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Penguins Horton upholds his part of deal

Friday, November 07, 2003

By Dave Molinari, Pittsburgh Post-Gazette

SUNRISE, Fla. -- The Penguins traded up in the June entry draft to get a franchise goalie.

 
 
More Penguins Coverage:

Penguins Report: 11/7/03

   
 

The Florida Panthers traded down to get a player his coach likens to Mark Messier.

Yeah, that Mark Messier. The one who, a few days ago, climbed past Gordie Howe and into second place on the NHL's all-time scoring list.

Sure, Florida Coach Mike Keenan acknowledged that it was something of a "wild comparison" to say that rookie center Nathan Horton "has got a little bit of an edge like Mark Messier" when he was asked if Horton reminded him of any player he has seen in the NHL.

But Keenan didn't retract a syllable of his answer. And isn't likely to anytime soon.

For while Horton was 1,848 points behind Messier before the New York Rangers faced Carolina last night, he has done nothing to make Florida's management second-guess its decision to pass on a chance to draft goalie Marc-Andre Fleury a few months ago.

The Panthers already had an elite goalie, Roberto Luongo, on their depth chart, and they didn't have anyone like Horton. Not many teams do.

So they were quite willing to listen when the Penguins, who will face the Panthers at 7:38 p.m. today at the Office Depot Center, showed interest in moving up to the top spot in the draft order.

And when the Penguins offered to package the No. 3 choice in the draft with winger Mikael Samuelsson and a second-round draft choice, Florida, which also had to give up a third-rounder, didn't hesitate to finalize the deal.

The Penguins invested that No. 1 choice in Fleury, who has exceeded even the most outlandish expectations, and the Panthers, after watching Carolina claim center Eric Staal, grabbed Horton, a power forward with enormous potential.

His stats -- two goals and one assist in 13 games -- are pedestrian, but his size (6 foot 2, 201 pounds) at age 18 is striking. Especially when his skill level, skating and versatility are factored into the equation.

"He's struggled a little bit offensively," Keenan said. "He's probably not used to those types of [lackluster] results. He's always had better results than most players. They get a little frustrated with the feedback that they're not producing [offensively], but there are other things he does well for us.

"He's a good faceoff man, and he can play in a role as a checker or defensive player. You can throw him on the power play, and he can be effective. He's got a multitude of talents that we can ... tap into."

Horton got his first NHL goal Saturday, in his 12th NHL game, and added another in the Panthers' 3-2 loss Wednesday to Los Angeles.

Late in the second period, he lost his balance after carrying the puck left to right across the slot but still had the presence of mind and composure to sweep the puck past Kings goalie Roman Cechmanek while lying on his stomach.

Horton had acknowledged a few hours earlier that "it took awhile to score my first goal," and clearly was relieved that he finally got it after more than three weeks of trying.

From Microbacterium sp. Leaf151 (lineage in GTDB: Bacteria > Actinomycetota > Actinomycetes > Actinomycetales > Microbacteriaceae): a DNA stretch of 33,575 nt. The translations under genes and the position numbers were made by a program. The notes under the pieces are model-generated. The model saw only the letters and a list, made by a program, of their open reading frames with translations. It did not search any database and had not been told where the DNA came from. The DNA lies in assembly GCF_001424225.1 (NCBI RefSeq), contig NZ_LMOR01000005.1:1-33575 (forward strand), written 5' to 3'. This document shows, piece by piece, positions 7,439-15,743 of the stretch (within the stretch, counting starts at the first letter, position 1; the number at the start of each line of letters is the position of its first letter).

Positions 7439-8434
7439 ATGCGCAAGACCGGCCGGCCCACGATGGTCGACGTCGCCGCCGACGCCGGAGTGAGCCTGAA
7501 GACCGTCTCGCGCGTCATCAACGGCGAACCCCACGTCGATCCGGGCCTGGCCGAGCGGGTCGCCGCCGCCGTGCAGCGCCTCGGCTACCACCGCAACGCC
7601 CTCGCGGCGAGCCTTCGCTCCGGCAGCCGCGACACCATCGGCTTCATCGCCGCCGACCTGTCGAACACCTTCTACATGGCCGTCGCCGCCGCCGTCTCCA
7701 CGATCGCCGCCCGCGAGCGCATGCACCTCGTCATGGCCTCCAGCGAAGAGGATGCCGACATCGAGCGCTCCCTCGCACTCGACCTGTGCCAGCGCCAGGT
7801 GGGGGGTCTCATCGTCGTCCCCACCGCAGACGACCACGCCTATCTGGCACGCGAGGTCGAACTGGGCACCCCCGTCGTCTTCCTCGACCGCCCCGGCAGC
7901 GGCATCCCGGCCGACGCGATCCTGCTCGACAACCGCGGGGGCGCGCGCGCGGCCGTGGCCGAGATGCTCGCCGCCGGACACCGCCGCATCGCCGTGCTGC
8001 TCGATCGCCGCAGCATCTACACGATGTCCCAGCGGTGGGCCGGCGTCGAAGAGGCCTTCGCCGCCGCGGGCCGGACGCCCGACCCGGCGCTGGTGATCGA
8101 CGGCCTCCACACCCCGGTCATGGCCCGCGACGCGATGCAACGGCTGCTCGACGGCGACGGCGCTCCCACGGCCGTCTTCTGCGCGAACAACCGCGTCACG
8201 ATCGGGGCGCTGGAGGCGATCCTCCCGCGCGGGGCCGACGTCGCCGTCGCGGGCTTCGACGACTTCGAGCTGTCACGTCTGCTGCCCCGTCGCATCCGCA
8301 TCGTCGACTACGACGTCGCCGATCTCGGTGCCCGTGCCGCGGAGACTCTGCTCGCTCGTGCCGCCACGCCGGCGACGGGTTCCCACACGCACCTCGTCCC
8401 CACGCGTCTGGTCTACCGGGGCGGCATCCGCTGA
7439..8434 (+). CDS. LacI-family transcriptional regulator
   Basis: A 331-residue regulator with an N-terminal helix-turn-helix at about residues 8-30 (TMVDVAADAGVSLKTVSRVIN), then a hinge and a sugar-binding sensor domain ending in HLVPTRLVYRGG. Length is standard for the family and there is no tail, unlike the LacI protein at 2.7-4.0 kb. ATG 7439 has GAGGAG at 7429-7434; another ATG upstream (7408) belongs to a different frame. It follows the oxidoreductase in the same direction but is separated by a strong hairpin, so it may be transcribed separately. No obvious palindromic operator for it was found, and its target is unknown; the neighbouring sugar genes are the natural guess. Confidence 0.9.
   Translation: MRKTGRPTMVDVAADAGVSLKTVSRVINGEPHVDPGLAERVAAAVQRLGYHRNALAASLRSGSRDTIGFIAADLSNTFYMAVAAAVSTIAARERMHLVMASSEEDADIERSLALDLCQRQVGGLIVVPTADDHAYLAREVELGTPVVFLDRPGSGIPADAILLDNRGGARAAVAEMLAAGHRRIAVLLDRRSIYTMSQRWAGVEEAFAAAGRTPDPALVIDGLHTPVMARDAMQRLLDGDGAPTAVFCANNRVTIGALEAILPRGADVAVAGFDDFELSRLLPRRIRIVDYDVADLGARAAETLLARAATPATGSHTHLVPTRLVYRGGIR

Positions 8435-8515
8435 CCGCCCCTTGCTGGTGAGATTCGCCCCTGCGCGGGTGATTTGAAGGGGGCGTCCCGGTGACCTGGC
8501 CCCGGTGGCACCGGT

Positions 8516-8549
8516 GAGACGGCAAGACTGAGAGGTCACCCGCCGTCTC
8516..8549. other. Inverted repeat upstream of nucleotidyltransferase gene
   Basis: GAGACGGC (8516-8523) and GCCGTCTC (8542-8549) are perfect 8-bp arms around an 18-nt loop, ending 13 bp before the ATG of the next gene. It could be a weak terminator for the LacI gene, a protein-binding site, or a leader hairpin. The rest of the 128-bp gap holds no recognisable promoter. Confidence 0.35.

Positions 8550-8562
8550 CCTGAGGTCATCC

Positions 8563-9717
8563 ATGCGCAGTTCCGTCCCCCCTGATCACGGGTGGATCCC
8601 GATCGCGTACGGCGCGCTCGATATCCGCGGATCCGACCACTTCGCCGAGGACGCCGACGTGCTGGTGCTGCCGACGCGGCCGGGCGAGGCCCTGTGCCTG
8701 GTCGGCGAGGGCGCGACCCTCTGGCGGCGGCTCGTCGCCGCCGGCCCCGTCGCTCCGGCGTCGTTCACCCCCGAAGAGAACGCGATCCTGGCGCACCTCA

"I wanted to get that out of the way," he said. "I had some chances before, but they just weren't going in. But now that one's gone in, hopefully, a couple more will."

That, Keenan said, isn't unreasonable to expect, because scoring should reinforce Horton's belief in his abilities.

"It's a relief for him because he's getting results for his work," he said. "And that will boost his confidence."

Horton, like Fleury, seems to have plenty of that right now. And he, like Fleury, knows that he could be sent back to his junior team at any time this season. Not that, at least for the moment, either player is giving his club reason to considering paring him from the major-league roster.

Keenan said he sees "no benefit" to sending Horton back to the Ontario Hockey League now, and Horton clearly doesn't expect to be pulling on an Oshawa Generals sweater in the foreseeable future. Or ever, for that matter.

"If you're working hard and doing the things you're [supposed] to do," he said, "they're not going to send you back."

Horton has not been dominant at this level; no one could realistically have expected him to be during his first month in the NHL. But, like Fleury and Staal, he doesn't look -- or act -- his age on the ice, even though he still is adapting to the pace of play.

"When you first step on the ice, you don't know how the speed is," Horton said. "It's a lot different from junior. It's a big step up."

But it also is part of the transition every NHL newcomer goes through.

"It's the same adjustment every young player makes," Keenan said. "The quick decision-making, making a change in his game where he realizes he can't make the same type of moves, that he has less time to make those moves.

"His reactions have to be quicker, his timing has to be quicker and his execution has to be quicker. He has the physical attributes to do that. He has to adjust the mental side of his game."

If Horton can do that, he could be an impact player for years. And those comparisons to Messier might not seem so outrageous, after all.


Dave Molinari can be reached at 412-263-1144.

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